So cheap caricatures don’t violate Tikanga Maori

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A green smiling tiki will replace the ubiquitous yellow smiley face in the first Maori emoji keyboard.

Rotorua visitor attraction Te Puia has developed Emotiki, a 150-character emoji keyboard with distinctly Maori icons ranging from piupiu (flax skirts) and hangi, to kete and koura (crayfish).

A small selection of moving emotikis will include poi and taiaha moves, and a winking tiki.

Te Puia general manager sales and marketing, Kiri Atkinson-Crean, said emoji was now a popular part of daily digital language, but there were limited New Zealand emoticons.

So let’s commercialise some more Maori culture then. 

Atkinson-Crean said the idea for emotiki came from watching youngsters at kapa haka competitions celebrating their performances on social media.

“All they could use were expressions and symbols from other countries. We wanted to give them another form of this language with Māori culture emotikis for an opportunity to express themselves.”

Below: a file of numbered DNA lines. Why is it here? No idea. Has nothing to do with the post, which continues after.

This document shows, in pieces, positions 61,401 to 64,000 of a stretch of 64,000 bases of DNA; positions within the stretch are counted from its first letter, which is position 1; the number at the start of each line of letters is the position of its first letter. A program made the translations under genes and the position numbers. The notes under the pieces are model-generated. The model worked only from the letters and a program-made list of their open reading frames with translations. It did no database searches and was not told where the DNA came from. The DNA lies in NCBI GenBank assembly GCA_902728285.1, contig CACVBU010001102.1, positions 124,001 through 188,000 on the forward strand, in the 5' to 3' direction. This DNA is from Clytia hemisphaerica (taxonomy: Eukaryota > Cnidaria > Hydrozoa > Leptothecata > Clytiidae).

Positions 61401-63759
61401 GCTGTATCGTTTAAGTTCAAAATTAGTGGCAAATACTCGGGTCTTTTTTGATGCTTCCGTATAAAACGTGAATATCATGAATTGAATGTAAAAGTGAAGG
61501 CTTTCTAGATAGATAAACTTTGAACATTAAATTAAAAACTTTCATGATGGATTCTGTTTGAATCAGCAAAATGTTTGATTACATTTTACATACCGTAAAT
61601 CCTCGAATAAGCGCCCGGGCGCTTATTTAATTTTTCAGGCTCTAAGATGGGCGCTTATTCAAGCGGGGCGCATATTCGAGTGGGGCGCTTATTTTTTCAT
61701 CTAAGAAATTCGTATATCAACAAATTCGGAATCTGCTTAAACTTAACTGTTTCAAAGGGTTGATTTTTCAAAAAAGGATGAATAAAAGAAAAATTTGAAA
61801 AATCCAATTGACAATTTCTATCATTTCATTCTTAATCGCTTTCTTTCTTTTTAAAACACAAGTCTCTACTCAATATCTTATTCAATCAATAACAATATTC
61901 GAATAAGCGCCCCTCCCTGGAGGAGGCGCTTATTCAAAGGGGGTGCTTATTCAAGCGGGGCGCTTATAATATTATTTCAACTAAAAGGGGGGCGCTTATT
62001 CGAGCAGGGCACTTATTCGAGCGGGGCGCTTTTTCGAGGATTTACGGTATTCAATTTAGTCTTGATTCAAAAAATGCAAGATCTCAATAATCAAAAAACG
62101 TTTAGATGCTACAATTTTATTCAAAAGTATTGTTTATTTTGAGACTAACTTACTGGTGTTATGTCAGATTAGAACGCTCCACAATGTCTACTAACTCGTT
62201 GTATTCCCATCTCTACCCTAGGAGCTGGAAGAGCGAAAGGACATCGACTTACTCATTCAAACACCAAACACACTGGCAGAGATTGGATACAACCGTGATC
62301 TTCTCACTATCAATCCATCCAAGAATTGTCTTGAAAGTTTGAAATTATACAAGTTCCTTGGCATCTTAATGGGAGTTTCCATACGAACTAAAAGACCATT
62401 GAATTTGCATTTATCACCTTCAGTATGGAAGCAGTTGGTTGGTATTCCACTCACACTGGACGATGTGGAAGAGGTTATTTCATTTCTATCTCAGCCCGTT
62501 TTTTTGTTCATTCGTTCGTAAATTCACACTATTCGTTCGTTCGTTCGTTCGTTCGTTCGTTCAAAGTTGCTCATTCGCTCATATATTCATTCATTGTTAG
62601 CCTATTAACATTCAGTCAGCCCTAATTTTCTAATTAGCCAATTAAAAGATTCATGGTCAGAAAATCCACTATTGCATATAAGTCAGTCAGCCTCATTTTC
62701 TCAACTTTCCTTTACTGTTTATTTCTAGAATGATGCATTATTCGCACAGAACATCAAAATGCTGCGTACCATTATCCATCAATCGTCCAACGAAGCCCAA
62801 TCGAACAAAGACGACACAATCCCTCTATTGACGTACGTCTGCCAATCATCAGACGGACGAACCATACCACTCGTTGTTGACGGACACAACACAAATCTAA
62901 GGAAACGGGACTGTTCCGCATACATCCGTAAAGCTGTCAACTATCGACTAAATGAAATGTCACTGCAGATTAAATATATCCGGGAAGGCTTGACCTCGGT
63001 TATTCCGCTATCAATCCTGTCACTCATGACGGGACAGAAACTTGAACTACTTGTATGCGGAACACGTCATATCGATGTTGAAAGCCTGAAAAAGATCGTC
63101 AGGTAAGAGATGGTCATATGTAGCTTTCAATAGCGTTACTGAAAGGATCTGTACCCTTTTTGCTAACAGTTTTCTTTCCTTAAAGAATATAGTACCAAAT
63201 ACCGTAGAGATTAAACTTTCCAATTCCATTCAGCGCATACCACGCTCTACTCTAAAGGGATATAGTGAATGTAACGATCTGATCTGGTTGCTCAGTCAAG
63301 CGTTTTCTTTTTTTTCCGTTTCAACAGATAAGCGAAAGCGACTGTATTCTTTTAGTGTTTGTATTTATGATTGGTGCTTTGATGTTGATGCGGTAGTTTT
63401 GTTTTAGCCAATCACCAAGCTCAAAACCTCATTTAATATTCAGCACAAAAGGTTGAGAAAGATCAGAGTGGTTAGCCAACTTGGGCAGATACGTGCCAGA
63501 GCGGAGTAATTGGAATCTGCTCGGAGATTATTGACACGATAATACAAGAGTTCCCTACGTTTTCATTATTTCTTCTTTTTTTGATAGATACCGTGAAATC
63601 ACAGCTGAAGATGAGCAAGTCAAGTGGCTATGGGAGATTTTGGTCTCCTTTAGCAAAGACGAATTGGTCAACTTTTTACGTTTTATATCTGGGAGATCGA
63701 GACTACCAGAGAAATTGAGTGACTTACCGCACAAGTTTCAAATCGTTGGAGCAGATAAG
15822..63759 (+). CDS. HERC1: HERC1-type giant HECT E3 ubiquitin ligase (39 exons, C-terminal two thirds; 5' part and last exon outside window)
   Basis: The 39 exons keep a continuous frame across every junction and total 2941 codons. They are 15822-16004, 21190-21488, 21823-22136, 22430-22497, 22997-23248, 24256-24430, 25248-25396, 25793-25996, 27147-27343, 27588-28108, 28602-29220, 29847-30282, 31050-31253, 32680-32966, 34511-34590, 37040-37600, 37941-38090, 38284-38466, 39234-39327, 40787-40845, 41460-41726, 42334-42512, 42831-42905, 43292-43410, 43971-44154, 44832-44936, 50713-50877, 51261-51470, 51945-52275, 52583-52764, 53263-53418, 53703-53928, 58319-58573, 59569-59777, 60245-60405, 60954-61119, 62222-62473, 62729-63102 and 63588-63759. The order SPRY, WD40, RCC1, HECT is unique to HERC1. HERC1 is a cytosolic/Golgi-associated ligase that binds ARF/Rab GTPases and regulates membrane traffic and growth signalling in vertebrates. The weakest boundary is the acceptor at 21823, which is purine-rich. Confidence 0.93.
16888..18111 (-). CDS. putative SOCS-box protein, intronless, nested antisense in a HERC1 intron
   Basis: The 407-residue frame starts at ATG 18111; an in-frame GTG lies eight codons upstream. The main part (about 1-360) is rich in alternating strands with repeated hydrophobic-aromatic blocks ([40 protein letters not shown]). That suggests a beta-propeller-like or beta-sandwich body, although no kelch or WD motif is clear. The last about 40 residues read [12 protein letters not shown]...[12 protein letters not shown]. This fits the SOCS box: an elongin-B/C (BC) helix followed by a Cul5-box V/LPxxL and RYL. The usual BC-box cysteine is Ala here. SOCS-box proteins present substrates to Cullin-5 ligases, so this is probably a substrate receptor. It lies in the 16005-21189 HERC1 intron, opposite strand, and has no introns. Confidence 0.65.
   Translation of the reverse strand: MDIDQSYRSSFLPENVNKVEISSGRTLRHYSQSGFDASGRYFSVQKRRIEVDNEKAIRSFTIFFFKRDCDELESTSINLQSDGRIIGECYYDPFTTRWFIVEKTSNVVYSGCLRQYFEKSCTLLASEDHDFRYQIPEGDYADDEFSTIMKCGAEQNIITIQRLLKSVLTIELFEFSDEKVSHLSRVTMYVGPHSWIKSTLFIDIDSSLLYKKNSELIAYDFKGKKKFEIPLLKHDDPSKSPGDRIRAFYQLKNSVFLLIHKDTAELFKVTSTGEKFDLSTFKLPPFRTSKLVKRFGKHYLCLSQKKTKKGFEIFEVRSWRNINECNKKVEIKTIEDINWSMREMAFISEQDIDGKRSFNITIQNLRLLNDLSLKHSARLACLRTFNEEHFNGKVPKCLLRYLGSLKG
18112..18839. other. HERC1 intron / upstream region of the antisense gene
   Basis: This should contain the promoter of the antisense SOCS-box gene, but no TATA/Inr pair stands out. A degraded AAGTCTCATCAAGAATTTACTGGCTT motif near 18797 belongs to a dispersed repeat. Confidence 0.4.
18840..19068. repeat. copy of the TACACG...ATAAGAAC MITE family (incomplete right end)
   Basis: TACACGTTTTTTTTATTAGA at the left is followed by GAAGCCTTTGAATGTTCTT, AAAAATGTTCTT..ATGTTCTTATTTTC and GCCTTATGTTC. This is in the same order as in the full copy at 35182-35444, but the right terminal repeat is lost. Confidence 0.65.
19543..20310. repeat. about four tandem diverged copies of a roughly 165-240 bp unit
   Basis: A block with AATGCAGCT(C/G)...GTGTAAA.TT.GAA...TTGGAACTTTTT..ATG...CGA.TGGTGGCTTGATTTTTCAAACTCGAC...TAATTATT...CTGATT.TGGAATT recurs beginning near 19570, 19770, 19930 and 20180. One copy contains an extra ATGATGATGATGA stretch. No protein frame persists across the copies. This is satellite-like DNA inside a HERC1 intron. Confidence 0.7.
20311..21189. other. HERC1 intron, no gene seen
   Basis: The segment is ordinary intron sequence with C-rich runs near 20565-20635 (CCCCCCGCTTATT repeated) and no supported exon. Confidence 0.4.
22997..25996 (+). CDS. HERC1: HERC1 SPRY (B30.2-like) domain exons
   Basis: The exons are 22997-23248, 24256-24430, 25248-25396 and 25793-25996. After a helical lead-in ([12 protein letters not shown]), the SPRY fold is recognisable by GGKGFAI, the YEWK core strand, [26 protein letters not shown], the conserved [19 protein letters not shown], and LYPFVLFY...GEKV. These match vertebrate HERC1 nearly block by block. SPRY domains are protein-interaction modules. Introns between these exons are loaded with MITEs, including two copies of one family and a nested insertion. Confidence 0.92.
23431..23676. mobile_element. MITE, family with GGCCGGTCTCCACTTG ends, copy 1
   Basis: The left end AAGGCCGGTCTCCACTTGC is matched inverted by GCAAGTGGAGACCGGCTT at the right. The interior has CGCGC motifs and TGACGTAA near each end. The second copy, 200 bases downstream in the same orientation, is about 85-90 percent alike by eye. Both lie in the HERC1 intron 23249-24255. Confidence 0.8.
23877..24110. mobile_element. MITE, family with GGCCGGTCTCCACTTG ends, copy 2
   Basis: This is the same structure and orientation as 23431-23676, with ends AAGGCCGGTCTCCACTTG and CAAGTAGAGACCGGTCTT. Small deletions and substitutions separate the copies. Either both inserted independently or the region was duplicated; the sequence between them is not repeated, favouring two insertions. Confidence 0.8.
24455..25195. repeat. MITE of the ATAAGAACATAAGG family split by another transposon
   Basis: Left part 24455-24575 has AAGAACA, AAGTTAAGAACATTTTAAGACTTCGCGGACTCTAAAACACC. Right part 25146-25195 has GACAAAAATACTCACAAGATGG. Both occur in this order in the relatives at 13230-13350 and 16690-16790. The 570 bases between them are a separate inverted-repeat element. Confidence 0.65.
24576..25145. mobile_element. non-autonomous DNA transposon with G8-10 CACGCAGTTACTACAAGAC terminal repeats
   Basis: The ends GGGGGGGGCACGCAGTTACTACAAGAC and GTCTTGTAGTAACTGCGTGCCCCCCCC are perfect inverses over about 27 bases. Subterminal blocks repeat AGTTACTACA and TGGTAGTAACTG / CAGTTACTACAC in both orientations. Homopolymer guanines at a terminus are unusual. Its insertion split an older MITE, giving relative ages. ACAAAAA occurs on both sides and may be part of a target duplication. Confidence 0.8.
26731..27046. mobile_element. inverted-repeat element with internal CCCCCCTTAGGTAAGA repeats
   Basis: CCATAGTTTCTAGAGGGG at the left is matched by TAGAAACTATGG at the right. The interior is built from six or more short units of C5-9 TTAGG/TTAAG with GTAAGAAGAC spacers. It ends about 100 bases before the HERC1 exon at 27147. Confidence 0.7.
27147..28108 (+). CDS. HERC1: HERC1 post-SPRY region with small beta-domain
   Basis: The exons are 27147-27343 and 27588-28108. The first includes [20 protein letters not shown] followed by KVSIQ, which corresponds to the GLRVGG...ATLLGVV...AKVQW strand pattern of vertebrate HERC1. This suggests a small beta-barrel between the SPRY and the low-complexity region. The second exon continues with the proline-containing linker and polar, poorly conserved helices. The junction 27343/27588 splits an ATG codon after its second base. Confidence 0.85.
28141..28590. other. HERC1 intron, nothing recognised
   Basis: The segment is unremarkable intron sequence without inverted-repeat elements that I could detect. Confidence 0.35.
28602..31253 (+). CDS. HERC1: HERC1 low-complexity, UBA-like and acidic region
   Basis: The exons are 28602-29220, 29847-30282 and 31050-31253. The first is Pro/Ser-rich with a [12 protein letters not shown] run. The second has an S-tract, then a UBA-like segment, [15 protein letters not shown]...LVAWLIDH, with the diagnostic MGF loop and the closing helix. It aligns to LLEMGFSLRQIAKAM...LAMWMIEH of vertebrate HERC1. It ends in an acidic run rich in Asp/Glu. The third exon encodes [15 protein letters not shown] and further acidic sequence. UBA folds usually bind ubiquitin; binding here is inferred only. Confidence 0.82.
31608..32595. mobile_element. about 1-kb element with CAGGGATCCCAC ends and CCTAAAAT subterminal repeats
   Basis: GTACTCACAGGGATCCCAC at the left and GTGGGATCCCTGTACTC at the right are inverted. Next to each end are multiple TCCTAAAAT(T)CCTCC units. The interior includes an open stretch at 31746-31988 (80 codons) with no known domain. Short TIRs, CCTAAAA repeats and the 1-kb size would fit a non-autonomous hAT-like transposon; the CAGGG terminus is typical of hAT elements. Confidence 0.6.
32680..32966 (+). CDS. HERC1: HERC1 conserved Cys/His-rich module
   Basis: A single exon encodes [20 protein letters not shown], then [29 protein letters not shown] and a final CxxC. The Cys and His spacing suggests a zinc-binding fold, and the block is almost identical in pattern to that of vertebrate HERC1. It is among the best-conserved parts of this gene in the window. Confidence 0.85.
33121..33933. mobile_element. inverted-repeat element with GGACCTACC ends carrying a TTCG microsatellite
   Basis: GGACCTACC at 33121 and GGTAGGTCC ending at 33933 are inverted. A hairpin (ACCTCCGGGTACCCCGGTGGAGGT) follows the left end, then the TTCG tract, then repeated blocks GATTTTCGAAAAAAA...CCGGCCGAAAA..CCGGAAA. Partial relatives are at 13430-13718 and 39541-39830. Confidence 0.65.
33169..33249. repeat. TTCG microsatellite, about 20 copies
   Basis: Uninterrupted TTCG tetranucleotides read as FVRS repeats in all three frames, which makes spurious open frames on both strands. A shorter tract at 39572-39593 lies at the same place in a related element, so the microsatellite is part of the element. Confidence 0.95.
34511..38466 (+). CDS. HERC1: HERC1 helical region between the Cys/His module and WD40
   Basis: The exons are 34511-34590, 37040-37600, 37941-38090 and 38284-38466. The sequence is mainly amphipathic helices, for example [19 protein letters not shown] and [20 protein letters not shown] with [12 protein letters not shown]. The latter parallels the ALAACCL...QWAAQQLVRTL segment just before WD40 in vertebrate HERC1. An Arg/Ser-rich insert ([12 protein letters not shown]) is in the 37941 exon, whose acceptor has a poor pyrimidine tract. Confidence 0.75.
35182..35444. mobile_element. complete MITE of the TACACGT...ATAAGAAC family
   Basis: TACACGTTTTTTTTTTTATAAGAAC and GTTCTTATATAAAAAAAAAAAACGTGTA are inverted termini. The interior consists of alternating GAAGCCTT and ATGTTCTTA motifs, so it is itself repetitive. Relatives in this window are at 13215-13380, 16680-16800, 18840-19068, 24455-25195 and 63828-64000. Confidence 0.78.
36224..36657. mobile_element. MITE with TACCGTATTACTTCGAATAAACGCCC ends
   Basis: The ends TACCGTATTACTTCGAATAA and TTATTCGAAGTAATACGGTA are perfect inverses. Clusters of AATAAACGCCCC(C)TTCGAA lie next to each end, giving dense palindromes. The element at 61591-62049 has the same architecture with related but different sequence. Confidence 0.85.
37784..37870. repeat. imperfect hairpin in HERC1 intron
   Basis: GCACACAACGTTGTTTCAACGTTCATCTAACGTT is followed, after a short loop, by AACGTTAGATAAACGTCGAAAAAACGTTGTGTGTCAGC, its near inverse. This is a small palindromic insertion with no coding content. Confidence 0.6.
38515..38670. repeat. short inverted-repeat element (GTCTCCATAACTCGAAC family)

Some expressions would be quickly interpreted across cultures. Others, such as pūkana (fierce facial expression used in haka), were uniquely Māori.

Te Puia elders were consulted over the concept, Atkinson-Crean said.

“They loved them and gave us their blessing that we were on the right track.

“We’ve purposely made emotikis free so they can be used with no barriers by all people, not only Māori and not just New Zealanders. That said, we hope Māori and Kiwis in general really embrace these cool little guys.”

Interesting concept.  Whenever someone “Kiwi” does haka without prior approval, there is a huge uproar.  Any kind of Maori artifact and it has to ‘come home’ to New Zealand where it can be with its ancestors.   If you want to dig a culvert you have to make sure the local taniwha is appeased.

But to use these emotiki, apparently is just fine.

Let’s give them a spin:


Eh, did you hear?  Moko died Selection_092

 

 


He was killed by his whanauSelection_093

 

 


Hush!!! Don’t talk.  You RACIST Selection_094

 

 


 


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As much at home writing editorials as being the subject of them, Cam has won awards, including the Canon Media Award for his work on the Len Brown/Bevan Chuang story. When he’s not creating the news, he tends to be in it, with protagonists using the courts, media and social media to deliver financial as well as death threats.

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